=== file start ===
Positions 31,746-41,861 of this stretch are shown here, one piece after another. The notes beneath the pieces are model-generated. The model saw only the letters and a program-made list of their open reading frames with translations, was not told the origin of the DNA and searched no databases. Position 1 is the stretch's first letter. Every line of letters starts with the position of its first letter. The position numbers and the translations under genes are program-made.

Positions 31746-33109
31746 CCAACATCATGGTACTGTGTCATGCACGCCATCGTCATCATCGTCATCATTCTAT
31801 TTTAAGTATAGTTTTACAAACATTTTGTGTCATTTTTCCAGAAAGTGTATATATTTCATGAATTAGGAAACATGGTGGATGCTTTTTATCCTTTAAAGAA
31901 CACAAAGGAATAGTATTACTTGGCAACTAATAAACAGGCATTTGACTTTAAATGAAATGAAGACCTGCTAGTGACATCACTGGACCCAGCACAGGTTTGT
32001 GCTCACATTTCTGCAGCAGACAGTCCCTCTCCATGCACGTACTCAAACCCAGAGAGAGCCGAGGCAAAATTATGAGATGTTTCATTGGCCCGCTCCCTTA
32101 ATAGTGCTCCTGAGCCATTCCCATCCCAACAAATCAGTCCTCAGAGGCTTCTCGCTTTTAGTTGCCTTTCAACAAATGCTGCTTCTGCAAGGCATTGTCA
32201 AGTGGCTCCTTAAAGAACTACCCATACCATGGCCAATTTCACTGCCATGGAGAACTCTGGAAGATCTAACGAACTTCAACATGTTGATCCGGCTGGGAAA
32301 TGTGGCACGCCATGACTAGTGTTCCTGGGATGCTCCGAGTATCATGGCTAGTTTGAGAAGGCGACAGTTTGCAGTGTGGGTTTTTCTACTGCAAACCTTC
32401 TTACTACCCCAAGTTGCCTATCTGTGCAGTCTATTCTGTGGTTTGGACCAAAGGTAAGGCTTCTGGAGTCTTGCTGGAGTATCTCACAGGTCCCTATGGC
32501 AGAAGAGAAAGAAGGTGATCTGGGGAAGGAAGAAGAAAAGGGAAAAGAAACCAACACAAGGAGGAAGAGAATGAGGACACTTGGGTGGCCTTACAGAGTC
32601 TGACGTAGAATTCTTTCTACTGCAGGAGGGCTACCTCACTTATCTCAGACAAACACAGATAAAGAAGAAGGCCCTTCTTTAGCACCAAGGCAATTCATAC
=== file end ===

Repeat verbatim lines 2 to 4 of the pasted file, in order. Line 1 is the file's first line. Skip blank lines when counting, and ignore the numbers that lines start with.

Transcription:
Positions 31746-33109
31746 CCAACATCATGGTACTGTGTCATGCACGCCATCGTCATCATCGTCATCATTCTAT
31801 TTTAAGTATAGTTTTACAAACATTTTGTGTCATTTTTCCAGAAAGTGTATATATTTCATGAATTAGGAAACATGGTGGATGCTTTTTATCCTTTAAAGAA